Japanese on NixOS

2018-10-01

Setting up NixOS to use Japanese isn’t as straight-forward as it is on other distros. In this blog post I describe the settings needed to get everything to work smoothly. First, I explain the options that need to be added to your /etc/nixos/configuration.nix file. After that, I list a few other necessary system settings.

If you follow these instructions, you should have a system with Japanese fonts and a Japanese input method.

NixOS Settings

Below is a set of options to add to your /etc/nixos/configuration.nix file. Comments explaining the options are inline.

{ config, lib, pkgs, ...}:

{
  imports = [];

  #############################################################
  ## Select internationalisation properties for the console. ##
  #############################################################

  # The font to be used on the console when logging in.  Since most people
  # only use Japanese in X, you can leave this as the default value.
  i18n.consoleFont = "Lat2-Terminus16";

  # The keymap to be used on the console.  Unless you use a special keyboard
  # layout, you can leave this as the default value.
  i18n.consoleKeyMap = "us";

  # The locale to use by default.  Any locale is fine as long as the character
  # set is "UTF-8".  If you want applications on your system to use Japanese by
  # default, you could set the value to "ja_JP.UTF-8".
  i18n.defaultLocale = "en_US.UTF-8";

  ###################
  ## Font Settings ##
  ###################

  # Enable fonts to use on your system.  You should make sure to add at least
  # one English font (like dejavu_fonts), as well as Japanese fonts like
  # "ipafont" and "kochi-substitute".
  fonts.fonts = with pkgs; [
    carlito
    dejavu_fonts
    ipafont
    kochi-substitute
    source-code-pro
    ttf_bitstream_vera
  ];

  # Enable the "ultimate" font config.  This enables a few extra options to
  # make sure fonts look nice.  However, if you enable this and fonts look
  # strange, try disabling it.
  fonts.fontconfig.ultimate.enable = true;

  # These settings enable default fonts for your system.  This setting is very
  # important.  It lets fontconfig know that you want to fall back to a Japanese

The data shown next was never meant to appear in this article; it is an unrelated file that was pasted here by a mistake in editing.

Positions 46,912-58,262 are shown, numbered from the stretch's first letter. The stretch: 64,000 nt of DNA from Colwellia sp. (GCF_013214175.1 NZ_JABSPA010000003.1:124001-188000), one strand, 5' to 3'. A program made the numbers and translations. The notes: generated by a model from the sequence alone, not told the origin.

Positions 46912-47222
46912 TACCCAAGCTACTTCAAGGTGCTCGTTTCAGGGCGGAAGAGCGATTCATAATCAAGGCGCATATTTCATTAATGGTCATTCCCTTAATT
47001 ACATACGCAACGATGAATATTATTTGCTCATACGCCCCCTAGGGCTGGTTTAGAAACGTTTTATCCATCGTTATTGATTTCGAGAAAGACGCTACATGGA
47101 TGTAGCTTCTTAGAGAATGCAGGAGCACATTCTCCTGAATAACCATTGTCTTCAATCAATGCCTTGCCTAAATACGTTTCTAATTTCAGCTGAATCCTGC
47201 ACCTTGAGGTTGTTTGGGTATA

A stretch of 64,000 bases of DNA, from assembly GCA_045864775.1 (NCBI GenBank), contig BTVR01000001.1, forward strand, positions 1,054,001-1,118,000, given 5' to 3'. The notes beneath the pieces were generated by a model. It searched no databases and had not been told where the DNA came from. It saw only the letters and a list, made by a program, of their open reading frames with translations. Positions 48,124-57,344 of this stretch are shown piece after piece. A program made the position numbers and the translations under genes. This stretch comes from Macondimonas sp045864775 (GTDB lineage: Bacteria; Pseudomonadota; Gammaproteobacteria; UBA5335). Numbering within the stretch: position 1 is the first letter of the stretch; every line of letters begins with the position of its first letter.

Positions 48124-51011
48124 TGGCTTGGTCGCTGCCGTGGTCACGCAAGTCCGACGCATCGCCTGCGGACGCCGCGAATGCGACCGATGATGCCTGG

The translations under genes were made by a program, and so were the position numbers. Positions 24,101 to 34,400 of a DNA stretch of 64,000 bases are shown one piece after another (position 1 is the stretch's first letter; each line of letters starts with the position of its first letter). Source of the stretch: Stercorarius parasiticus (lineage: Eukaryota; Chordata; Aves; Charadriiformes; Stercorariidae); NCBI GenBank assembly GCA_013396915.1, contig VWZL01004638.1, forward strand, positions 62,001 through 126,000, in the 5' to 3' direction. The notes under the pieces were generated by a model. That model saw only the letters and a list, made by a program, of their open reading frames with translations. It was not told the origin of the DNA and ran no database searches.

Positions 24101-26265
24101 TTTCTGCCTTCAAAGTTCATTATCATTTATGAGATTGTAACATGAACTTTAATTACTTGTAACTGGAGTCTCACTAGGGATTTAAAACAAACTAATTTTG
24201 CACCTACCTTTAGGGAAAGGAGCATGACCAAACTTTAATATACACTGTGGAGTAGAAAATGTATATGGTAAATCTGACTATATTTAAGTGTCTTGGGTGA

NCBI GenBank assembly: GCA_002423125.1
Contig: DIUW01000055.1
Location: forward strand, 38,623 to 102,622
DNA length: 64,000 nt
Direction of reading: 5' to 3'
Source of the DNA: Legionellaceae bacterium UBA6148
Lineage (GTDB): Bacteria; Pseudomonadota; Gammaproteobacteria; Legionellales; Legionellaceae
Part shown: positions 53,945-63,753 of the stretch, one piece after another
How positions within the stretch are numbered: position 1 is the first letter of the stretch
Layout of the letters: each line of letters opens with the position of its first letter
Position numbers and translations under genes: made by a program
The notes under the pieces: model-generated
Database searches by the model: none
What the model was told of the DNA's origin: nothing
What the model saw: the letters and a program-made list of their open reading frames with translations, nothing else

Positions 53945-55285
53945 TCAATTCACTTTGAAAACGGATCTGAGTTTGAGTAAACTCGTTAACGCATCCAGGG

# font (for example "IPAGothic") if an application tries to show fonts with
  # Japanese.  For instance, this is important if you are using a terminal
  # emulator and you `cat` some Japanese text to the screen. If you don't have
  # "defaultFonts" configured, fontconfig will pick a random Japanese font to
  # use.  If you have this "defaultFonts" setting configured, fontconfig will
  # pick the font you have selected.  This makes sure Japanese fonts look nice.
  fonts.fontconfig.defaultFonts = {
    monospace = [
      "DejaVu Sans Mono"
      "IPAGothic"
    ];
    sansSerif = [
      "DejaVu Sans"
      "IPAPGothic"
    ];
    serif = [
      "DejaVu Serif"
      "IPAPMincho"
    ];
  };

  ###############################
  ## Input Method Editor (IME) ##
  ###############################

  # This enables "fcitx" as your IME.  This is an easy-to-use IME.  It supports many different input methods.
  i18n.inputMethod.enabled = "fcitx";

  # This enables "mozc" as an input method in "fcitx".  This has a relatively
  # complete dictionary.  I recommend it for Japanese input.
  i18n.inputMethod.fcitx.engines = with pkgs.fcitx-engines; [ mozc ];
}

After adding these settings to your /etc/nixos/configuration.nix file, you should rebuild your system with the following command:

$ sudo nixos-rebuild switch

You may also have to restart your computer to make sure all settings take effect.

Other System Settings

The only other system setting required is to make sure that fcitx is started up by your window manager or display manager when you login. If you are using SLiM (which is the default), you can add the following commands to ~/.xsession:

export XMODIFIERS="@im=fcitx"
export XMODIFIER="@im=fcitx"
export GTK_IM_MODULE="fcitx"
export QT_IM_MODULE="fcitx"
fcitx &

The above makes sure that X apps, GTK apps, and QT apps can all communicate with fcitx. The last line executes fcitx.

If you are using a separate display manager or window manager, you may have to configure the above environment variables some other way. Check the documentation for your display manager or window manager.

Conclusion

With the above settings, you should be able to view Japanese text in both your web browser and your console. You should also be able to input Japanese by using fcitx and mozc.

tags: nixos